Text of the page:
• A meeting of the Spiny Daisy Recovery Team was held at Clare PIRSA on 11th of December 2009. A number of issues were discussed:
- In the matter of damage to the Telowie Spiny Daisy population by a grader operator of Mount Remarkable Council an agreement has been reached between DEH Deputy Regional Conservator Craig Nixon and representatives of Council. The roadside markers indicating significant vegetation have been reinstalled, together with a photo point and a sign indicating the presence of Spiny Daisies. The population is growing well.

- Performance Indicator Review of Threatened Flora was conducted as part of SA Strategic Plan (No Species Loss) with Doug Bickerton, DEH. This is an assessment of SD recovery over the last 5 years. Top ratings were achieved in:
  • Improvement of all wild populations re SD numbers, area of occupancy, weed management, successful translocation to both nursery and new sites
    Maintaining genetic variation
  • Propagation of all genotypes in both laboratory and nursery conditions
  • Identification of new populations
  • Creating mixed gene translocations for all possible combinations of original genotypes (as at Caltowie/Stone Hut)
  • Increasing community and stakeholder awareness & participation
  • Protecting by signage of all subpopulations
  • Monitoring the populations
  • Conducting research into ecology & biology of the species (in particular Phil Ainsley’s cryopreservation studies, Manfred Jusaitis’ studies)
The Spiny Daisy Recovery Team therefore gained maximum ratings in 16 out of 18 areas of assessment.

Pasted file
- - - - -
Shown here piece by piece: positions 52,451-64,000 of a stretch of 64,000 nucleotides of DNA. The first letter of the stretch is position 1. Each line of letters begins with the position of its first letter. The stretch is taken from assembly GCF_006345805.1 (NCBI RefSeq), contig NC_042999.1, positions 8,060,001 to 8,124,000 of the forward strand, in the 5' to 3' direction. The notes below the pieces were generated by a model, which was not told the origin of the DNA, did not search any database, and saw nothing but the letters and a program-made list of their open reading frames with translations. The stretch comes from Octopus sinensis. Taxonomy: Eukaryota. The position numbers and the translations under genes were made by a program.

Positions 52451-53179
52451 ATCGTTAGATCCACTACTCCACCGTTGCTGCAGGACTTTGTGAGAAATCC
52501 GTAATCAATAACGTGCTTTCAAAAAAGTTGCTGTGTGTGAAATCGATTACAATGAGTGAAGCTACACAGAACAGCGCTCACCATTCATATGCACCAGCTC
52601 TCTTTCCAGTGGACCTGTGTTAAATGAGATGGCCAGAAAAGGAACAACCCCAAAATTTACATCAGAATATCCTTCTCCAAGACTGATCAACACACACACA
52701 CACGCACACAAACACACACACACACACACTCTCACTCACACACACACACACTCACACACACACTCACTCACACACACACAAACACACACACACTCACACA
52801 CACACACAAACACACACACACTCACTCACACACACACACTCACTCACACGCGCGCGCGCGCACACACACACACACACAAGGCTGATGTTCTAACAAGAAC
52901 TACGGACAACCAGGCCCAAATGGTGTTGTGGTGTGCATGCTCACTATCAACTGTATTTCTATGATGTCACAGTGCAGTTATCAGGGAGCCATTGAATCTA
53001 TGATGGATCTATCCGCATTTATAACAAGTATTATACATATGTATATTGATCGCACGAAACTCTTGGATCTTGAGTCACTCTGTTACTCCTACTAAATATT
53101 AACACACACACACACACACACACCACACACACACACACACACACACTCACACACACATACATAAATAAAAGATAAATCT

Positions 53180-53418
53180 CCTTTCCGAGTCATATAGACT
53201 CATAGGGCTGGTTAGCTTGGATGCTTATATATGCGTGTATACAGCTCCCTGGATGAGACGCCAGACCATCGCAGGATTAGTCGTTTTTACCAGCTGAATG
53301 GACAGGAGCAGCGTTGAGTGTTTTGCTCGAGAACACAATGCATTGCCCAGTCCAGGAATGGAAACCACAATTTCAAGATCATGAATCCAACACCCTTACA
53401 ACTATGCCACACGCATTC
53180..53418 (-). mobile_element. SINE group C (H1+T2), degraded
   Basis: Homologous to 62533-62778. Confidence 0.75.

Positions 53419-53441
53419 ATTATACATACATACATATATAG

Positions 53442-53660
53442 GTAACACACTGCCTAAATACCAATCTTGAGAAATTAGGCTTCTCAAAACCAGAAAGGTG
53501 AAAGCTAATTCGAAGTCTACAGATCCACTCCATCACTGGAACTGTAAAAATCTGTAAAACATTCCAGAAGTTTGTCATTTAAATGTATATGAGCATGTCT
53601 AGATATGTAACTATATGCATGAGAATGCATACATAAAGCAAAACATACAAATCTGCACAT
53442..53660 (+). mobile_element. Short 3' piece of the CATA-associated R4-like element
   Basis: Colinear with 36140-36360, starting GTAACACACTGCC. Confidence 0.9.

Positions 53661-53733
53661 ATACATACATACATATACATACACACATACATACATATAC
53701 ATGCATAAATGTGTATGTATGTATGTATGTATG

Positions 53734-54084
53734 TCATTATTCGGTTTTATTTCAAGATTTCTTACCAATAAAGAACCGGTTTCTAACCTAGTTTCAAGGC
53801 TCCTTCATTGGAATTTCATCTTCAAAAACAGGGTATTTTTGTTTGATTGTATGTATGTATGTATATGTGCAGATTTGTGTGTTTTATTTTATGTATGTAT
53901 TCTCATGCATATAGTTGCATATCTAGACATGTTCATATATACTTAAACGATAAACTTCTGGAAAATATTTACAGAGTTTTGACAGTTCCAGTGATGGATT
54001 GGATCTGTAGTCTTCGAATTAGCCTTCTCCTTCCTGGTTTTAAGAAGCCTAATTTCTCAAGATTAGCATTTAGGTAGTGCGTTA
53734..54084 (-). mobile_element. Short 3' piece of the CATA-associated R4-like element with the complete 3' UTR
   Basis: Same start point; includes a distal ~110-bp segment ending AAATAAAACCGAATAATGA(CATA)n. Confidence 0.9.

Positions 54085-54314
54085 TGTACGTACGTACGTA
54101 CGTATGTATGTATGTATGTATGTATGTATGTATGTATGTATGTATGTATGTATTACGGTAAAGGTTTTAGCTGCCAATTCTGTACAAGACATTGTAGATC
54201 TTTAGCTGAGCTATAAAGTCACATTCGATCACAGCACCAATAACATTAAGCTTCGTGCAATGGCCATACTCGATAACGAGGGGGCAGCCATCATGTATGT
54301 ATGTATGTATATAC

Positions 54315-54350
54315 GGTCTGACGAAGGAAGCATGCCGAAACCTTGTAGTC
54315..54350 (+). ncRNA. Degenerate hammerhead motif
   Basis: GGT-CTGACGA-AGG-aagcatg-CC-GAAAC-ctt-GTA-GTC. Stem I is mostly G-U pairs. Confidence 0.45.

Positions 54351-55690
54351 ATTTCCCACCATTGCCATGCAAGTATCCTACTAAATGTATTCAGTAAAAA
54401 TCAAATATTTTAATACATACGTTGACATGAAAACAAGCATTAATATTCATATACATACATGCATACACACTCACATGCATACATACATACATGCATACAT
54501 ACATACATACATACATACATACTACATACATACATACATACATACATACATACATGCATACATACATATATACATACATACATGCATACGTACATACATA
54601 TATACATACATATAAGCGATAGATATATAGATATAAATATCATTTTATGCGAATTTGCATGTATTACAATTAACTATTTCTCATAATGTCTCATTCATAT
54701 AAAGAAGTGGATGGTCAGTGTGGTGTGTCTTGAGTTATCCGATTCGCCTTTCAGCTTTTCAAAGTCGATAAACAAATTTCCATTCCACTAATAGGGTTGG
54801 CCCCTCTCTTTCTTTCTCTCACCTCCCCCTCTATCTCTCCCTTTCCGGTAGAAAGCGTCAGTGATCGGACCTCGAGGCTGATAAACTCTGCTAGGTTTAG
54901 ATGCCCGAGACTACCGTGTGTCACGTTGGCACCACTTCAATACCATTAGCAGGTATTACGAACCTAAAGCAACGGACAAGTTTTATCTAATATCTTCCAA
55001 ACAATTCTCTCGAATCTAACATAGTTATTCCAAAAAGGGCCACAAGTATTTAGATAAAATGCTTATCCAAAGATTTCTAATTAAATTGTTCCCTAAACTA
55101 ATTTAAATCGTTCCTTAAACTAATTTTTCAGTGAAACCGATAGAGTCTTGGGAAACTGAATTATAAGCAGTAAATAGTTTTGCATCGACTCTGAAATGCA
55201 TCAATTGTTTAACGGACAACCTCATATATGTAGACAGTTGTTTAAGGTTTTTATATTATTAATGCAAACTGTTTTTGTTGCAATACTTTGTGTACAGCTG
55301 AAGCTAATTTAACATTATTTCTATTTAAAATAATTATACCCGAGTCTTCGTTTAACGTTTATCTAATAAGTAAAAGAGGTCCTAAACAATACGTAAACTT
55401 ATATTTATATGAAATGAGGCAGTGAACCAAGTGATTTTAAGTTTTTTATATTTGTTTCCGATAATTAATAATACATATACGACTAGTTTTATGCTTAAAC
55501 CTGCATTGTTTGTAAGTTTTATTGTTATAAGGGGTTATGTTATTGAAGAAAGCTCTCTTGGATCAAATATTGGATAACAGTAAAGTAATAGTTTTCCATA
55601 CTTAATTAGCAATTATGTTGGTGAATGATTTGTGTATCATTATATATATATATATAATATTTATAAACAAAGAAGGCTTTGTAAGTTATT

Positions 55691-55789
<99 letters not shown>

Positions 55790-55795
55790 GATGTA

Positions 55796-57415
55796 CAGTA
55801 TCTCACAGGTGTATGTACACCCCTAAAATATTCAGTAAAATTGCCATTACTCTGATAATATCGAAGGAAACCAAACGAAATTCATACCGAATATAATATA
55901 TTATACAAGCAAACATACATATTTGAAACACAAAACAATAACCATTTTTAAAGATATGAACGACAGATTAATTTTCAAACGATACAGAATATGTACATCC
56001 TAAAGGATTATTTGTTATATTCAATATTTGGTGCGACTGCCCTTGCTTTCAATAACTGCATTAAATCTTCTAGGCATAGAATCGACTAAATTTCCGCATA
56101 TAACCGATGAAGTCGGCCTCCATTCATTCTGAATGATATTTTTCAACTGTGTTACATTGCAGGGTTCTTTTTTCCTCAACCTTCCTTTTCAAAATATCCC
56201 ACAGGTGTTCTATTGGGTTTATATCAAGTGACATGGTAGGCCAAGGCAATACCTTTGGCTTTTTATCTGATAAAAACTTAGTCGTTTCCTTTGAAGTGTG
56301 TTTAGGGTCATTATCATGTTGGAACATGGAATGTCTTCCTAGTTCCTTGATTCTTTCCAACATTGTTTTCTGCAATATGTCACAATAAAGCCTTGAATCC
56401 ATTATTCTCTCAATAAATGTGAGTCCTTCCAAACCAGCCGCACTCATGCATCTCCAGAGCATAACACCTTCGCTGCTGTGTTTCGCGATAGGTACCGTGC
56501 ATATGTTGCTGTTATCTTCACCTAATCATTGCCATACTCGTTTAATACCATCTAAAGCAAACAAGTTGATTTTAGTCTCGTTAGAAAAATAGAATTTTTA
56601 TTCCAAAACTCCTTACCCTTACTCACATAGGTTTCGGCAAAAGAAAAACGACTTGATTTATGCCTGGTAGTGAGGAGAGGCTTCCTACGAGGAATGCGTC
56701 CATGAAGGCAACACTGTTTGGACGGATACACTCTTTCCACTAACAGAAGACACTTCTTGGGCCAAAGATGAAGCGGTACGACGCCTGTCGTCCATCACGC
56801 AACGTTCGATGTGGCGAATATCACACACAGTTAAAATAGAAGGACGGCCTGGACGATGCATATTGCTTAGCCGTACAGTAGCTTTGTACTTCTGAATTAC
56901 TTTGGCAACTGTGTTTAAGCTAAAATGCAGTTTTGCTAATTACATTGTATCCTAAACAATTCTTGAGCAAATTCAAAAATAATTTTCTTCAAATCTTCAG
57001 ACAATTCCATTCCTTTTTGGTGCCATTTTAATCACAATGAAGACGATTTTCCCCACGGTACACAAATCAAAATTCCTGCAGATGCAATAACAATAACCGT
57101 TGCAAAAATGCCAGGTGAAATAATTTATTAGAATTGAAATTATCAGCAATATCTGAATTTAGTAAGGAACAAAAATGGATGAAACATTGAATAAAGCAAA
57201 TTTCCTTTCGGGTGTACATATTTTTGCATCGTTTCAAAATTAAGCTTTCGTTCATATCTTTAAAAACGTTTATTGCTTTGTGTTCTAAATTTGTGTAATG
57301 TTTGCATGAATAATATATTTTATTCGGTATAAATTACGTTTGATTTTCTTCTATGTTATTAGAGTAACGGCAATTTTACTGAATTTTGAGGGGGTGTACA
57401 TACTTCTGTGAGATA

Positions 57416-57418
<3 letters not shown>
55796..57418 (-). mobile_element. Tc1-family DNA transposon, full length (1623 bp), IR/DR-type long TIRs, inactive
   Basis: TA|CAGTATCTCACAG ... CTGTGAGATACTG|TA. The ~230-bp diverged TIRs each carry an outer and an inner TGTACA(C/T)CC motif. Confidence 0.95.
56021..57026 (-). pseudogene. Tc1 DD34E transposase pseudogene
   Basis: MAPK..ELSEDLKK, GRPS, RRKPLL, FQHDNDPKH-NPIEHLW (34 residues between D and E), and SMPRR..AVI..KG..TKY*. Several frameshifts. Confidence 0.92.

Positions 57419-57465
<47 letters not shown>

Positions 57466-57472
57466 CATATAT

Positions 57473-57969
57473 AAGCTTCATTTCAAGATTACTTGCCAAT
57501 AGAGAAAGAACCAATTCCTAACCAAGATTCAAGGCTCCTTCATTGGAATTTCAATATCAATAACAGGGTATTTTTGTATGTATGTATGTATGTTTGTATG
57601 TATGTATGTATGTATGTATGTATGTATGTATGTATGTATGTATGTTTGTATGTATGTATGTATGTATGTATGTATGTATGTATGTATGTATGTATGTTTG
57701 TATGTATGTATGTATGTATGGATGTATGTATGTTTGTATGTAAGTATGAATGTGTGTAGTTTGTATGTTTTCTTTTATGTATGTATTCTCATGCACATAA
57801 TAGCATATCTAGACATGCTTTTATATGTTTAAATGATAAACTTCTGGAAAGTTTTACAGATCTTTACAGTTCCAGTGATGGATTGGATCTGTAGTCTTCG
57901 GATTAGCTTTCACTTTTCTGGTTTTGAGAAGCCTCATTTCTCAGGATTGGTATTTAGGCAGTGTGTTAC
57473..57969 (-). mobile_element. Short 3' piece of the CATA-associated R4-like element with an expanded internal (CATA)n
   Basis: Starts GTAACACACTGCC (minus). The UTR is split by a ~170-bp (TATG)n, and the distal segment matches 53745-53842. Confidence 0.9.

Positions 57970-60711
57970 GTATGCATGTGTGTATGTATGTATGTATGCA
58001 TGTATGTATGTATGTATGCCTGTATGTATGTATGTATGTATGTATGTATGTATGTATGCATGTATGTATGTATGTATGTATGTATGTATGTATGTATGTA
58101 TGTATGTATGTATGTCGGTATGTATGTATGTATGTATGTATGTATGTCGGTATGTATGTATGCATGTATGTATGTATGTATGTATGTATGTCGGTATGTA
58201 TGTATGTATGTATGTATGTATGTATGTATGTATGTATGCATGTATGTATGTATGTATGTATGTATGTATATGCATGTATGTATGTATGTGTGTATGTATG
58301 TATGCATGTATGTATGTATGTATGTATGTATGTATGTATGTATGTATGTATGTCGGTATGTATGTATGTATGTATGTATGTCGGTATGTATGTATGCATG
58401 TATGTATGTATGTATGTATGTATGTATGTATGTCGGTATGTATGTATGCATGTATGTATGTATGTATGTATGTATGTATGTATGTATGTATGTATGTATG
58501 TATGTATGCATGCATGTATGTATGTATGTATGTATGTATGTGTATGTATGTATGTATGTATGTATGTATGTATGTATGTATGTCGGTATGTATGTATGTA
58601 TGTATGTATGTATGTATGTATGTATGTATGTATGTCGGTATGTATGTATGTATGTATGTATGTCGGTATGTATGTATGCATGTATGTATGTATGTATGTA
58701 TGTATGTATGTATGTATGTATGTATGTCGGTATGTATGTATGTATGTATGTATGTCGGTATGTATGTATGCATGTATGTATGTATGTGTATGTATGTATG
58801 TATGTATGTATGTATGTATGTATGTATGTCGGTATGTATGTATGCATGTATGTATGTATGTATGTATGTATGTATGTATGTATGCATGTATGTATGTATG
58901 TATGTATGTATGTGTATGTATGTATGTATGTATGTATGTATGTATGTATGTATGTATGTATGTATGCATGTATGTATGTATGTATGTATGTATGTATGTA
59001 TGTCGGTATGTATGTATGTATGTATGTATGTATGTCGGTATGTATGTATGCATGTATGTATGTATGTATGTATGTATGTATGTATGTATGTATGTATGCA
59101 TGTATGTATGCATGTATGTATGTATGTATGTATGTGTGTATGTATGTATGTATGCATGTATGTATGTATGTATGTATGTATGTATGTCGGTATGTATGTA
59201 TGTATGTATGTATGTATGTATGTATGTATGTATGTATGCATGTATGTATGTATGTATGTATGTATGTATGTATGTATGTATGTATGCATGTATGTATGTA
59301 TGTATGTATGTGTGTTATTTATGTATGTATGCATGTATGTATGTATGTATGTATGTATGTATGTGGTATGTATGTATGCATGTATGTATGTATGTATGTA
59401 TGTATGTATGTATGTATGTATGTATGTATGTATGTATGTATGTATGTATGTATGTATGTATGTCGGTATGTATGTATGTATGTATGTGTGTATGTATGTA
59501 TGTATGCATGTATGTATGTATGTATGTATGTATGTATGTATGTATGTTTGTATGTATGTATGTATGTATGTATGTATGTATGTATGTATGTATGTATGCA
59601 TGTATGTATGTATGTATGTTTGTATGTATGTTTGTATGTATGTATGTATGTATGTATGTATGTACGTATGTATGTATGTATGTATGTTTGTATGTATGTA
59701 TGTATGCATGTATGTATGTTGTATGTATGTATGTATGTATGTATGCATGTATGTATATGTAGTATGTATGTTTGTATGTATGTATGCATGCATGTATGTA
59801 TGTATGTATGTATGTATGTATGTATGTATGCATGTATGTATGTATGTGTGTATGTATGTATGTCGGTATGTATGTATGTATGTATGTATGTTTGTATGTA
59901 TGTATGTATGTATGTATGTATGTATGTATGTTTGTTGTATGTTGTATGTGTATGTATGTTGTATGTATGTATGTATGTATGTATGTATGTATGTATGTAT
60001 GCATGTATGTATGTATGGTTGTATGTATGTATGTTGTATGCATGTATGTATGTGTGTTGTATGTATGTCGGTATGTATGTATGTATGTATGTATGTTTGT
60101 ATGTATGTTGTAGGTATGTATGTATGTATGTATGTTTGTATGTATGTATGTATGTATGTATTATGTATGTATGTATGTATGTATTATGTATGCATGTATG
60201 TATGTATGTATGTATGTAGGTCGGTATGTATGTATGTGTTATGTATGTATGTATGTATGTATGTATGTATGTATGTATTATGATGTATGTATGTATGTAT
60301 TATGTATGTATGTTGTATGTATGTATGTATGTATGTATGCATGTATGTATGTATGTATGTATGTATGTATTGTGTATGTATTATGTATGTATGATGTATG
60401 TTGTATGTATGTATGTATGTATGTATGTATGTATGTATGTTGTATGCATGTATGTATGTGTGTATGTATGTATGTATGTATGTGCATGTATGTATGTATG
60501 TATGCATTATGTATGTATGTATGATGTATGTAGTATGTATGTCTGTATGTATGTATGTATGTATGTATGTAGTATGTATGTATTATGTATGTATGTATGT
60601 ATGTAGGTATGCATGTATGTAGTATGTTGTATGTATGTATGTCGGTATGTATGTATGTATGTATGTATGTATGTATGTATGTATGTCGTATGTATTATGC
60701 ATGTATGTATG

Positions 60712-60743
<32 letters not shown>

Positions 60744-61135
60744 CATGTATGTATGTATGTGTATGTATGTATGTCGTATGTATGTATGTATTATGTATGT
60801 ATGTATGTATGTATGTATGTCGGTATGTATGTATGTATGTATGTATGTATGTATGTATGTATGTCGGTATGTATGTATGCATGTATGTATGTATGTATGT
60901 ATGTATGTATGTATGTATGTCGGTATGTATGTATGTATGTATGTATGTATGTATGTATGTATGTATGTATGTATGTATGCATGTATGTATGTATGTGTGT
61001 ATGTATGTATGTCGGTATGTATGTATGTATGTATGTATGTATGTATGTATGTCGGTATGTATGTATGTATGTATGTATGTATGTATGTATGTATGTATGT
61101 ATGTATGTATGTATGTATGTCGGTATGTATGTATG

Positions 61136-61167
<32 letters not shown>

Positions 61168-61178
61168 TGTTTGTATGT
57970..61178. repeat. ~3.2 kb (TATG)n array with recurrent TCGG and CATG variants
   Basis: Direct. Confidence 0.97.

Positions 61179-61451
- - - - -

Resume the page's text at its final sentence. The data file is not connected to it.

- A further mixed gene translocation is planned for autumn of 2010. The Bundaleer Gardens at Bundaleer Forest near Jamestown is a potential site, offering the advantages of mains water, a crew of volunteer gardeners and less competition from established plants on the site. Soil preparation and planting could be conducted without disturbing existing native flora. Dave Potter is currently propagating 50 plants to fill the available space.

Anne Brown (Greening Australia), Dave Potter (Blyth Plant Diversity Nursery) and Uta Grehn (DEH Clare will be involved in preliminary work for this project.

- Paul Slattery who is responsible for maintenance of the population presented his report. He has been controlling weeds in particular Wild Oats (Avena sp.) and Galena sp. by mowing and manual pulling. Snail bait also had to be administered to control damage to leaves and cambium of the daisies. The Thornlea site is thriving after good winter and spring rain. - More tree guards are planned to be purchased for replacement of broken bamboo sticks at several locations. Plastic marking pegs will be inserted at monitoring spots within the natural populations. This will greatly improve the ease of yearly monitoring and further reduce the disturbance during monitoring, as well as shorten the time needed for the procedure.
  • A Field trip of the Recovery Team is planned for the 9th of March 2010 by bus from Clare. We will be visiting all natural populations and some of the translocations. FAME would be most welcome to send representatives to join the tour.